Lichen on Mars? The Potential for a Green Future on a Red Planet

http://whybecausescience.files.wordpress.com/2012/09/mars-landscape-deep-valleys.jpg

Planet Mars – http://whybecausescience.files.wordpress.com/2012/09/mars-landscape-deep-valleys.jpg

It’s hard to believe that in 15 years or less, we, as humans, could be able to consider ourselves an interplanetary species. Several companies are currently competing to put people on Mars by the 2020’s. Alas, recent debate has arisen over the possible ethical issues associated with the so called “contamination” of the Martian environment with terrestrial (Earth) life. It is this mindset in particular which will be detrimental to human advances in space colonisation when future colonies are attempting to become self-supporting if faced with hostile environments such as those on Mars.

A recent study has shown that an ordinary Antarctic lichen, Pleopsidium chlorophanum, has the ability to adapt itself to the Martian environment in little over a month. The experiment, conducted within the Mars Simulation Facility, Berlin, tested the photosynthetic activity (rate of food production) of the lichen within simulated Martian environmental conditions: low temperature, low humidity, low air pressure, air composition, soil composition, day-night cycles, and to top it off, high solar radiation. In addition, the lichen was placed in different “niches” – completely exposed to solar radiation or semi-protected by growing within rock crevices as it does on Earth. Protected niche conditions provided the lichen with the greatest chance of surviving the intense radiation and low humidity environment.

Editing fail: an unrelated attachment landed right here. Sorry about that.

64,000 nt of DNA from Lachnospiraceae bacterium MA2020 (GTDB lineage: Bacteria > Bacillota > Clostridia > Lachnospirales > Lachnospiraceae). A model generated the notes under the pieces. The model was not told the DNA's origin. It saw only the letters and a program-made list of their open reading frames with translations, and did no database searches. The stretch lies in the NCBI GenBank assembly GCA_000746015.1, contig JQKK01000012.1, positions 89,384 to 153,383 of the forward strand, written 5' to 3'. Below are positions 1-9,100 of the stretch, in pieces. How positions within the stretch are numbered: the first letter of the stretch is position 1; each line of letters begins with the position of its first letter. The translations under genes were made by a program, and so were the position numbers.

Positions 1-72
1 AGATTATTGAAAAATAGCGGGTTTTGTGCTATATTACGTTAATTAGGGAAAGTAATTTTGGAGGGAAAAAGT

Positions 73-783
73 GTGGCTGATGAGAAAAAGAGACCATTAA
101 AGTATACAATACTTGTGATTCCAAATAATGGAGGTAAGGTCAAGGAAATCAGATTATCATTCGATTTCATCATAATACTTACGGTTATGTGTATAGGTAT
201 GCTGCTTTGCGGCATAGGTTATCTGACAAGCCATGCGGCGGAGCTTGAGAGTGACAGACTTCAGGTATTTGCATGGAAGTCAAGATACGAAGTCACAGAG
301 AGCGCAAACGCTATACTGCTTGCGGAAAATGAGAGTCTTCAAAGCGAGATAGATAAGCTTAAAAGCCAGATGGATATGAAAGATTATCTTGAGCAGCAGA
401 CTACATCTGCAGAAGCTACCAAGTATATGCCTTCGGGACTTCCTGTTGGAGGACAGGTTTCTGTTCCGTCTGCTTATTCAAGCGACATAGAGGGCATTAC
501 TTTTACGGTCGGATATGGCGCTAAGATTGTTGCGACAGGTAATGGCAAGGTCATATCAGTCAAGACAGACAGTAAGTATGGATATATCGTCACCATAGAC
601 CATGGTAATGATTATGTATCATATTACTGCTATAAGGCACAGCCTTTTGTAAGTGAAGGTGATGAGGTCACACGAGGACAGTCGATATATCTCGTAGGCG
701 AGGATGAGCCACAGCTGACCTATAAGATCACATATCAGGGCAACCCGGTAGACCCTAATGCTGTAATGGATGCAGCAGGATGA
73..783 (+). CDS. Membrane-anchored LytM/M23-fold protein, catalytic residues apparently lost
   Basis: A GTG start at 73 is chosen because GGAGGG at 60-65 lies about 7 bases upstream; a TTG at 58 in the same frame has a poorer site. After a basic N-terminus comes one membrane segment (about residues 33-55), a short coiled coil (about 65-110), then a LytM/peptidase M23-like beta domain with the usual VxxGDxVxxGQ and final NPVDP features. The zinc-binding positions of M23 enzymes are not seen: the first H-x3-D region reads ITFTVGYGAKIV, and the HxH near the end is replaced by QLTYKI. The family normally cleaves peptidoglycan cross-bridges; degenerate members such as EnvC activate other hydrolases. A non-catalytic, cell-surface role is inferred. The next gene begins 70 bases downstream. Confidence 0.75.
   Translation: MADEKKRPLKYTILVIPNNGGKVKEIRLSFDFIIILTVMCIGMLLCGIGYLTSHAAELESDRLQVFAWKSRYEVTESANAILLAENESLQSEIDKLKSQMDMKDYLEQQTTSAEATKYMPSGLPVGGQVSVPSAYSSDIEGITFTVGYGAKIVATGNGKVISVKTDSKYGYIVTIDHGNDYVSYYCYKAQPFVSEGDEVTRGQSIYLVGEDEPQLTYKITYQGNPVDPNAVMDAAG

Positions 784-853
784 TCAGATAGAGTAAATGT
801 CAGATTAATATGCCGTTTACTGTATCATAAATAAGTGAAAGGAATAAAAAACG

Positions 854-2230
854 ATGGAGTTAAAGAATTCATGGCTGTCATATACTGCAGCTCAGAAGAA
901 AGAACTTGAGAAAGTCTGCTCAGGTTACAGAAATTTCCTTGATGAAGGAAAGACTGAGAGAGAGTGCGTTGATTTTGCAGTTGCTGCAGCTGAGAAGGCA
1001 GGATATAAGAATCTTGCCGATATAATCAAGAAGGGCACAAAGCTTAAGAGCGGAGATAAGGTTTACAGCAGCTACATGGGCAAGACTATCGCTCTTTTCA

http://www.sciencedirect.com.virtual.anu.edu.au/science/article/pii/S0032063313002055

Pleopsidium chlorophanum – http://www.sciencedirect.com.virtual.anu.edu.au/science/article/pii/S0032063313002055

Not surprisingly, results found that lichen in the unprotected conditions couldn’t handle the intense radiation and, as a consequence, mostly died. On the other hand however, the protected lichen not only survived, it actually adapted to its new environment, as suggested by a steady increase in its activity over the course of the experiment, even exceeding its production rates from its natural habitat.

So what does this all mean? Evidently, it shows that terrestrial life can adapt to not only survive, but thrive in the Martian environment, justifying our efforts to make sure any equipment sent to Mars is sterile before launch. It also means that natural Martian life could be hiding away in the same types of places. As such, conservationists would have us preserve Mars in its dead, red state for the sake of protecting the mere possibility that Martians could exist. But where would that leave us? Where would that leave your children and your grandchildren?

Wallowing on an overpopulated and polluted Earth seems like a fairly likely scenario. I’m making it known that it doesn’t have to be this way!

http://upload.wikimedia.org/wikipedia/commons/6/6e/TerraformedMarsGlobeRealistic.jpg

Terraformation of Mars – http://upload.wikimedia.org/wikipedia/commons/6/6e/TerraformedMarsGlobeRealistic.jpg

I believe, what with current efforts from companies such as Mars One and NASA, that the colonisation of Mars is an inevitable and important step in the evolution of mankind. Man is powerful because he is able to manipulate his environment to suit himself, and it is with this in mind that we, The Greens as it were, propose the terraformation of Mars with the purpose of creating a habitable world – a Mars that can support life. It becomes clear then that lichens such as Pleopsidium chlorophanum are to play a major role in achieving this goal, thus ensuring our continuity as a species.

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